Out of This World Review

by Paul Stuewe

[from Quill and Quire, March 1988]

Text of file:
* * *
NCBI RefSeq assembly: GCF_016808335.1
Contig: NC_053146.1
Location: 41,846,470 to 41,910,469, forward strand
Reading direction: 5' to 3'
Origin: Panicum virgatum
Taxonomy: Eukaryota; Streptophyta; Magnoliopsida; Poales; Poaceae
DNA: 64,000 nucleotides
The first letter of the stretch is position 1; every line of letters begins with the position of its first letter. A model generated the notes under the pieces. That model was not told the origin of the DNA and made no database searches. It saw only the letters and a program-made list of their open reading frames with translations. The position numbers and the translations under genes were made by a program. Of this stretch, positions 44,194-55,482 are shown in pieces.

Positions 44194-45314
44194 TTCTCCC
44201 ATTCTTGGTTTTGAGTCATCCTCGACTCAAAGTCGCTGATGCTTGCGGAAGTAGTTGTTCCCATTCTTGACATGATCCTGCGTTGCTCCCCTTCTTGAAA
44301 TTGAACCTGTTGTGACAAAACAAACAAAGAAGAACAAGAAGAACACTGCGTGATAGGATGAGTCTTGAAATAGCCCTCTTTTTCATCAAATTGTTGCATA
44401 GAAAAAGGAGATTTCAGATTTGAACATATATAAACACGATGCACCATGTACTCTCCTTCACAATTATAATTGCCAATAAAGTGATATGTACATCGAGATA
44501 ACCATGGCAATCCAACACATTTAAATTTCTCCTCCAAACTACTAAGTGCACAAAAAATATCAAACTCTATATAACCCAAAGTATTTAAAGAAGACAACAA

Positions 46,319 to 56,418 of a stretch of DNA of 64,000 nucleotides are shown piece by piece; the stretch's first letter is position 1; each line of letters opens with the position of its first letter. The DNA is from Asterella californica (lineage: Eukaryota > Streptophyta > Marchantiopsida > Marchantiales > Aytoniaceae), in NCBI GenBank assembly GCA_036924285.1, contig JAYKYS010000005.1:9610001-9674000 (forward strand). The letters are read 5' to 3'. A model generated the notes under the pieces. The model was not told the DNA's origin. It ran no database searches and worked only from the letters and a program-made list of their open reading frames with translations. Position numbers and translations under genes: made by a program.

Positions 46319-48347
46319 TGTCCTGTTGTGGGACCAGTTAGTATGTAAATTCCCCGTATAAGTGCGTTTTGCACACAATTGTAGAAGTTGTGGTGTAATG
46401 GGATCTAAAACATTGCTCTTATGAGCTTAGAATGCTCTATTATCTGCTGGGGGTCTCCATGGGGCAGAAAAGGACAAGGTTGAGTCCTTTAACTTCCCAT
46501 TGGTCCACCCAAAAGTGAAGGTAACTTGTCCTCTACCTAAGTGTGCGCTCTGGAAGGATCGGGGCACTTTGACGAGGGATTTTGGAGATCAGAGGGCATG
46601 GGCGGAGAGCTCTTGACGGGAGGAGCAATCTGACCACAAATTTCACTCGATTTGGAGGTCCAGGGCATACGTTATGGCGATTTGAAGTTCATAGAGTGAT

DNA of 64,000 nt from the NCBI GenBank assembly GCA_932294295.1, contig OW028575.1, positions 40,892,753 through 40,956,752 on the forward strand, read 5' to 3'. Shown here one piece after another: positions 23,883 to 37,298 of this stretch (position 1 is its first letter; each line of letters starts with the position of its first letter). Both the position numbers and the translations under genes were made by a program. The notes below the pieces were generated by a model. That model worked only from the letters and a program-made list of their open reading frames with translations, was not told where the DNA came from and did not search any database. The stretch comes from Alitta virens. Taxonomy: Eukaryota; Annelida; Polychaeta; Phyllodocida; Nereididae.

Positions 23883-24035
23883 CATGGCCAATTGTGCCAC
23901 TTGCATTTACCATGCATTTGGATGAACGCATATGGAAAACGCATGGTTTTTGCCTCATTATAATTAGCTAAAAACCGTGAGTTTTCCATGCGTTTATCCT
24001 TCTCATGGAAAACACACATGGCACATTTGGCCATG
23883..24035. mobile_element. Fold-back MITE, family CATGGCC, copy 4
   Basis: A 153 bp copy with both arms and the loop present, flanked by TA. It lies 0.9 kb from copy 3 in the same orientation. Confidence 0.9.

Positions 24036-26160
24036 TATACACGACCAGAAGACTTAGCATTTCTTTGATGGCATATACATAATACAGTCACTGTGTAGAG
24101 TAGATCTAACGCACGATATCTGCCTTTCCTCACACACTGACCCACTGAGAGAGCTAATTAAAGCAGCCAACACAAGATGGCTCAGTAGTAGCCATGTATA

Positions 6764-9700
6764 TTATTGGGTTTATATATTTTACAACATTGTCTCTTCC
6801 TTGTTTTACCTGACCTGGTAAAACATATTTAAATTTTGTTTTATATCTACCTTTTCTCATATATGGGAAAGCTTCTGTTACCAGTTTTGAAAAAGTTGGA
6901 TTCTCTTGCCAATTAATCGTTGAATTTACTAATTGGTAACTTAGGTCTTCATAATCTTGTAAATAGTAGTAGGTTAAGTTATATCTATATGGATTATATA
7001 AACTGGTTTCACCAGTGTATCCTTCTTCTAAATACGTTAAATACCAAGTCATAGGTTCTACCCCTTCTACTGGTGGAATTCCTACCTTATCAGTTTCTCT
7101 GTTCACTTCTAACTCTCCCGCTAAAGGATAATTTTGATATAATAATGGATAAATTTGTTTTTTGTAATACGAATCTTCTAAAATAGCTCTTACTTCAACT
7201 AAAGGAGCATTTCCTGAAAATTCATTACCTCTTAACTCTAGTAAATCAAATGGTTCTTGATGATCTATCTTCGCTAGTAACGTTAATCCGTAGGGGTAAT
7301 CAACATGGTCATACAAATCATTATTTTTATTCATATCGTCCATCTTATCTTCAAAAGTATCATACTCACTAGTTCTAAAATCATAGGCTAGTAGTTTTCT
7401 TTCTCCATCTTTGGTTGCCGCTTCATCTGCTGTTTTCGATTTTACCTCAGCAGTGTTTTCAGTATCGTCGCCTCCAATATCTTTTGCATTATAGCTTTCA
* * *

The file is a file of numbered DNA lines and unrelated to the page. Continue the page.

Swift's growing reputation in the U.K. was signalled by the appearance in 1983 of his previous novel, Waterland, on that year's Booker Prize shortlist. Out of This World, however, turns out to be a rather earth-bound effort. Neither its dual narrative structure -- one narrator attempting to be ultra-rational and the other playing at being insane -- not its story of unloving gathers and emotionally starved children can compensate for the fact that its characters are a sadly spiritless and uninteresting lot. Though perhaps Swift's intention, this produces merely a vaguely troubling atmosphere rather than any insight into why his dramatis personae appear to be sleep-walking instead of living. A few writers -- Kafka, most obviously -- can extract psychological tension from the most prosaic circumstances, but Out of This World suggests that Swift is not yet among their number.

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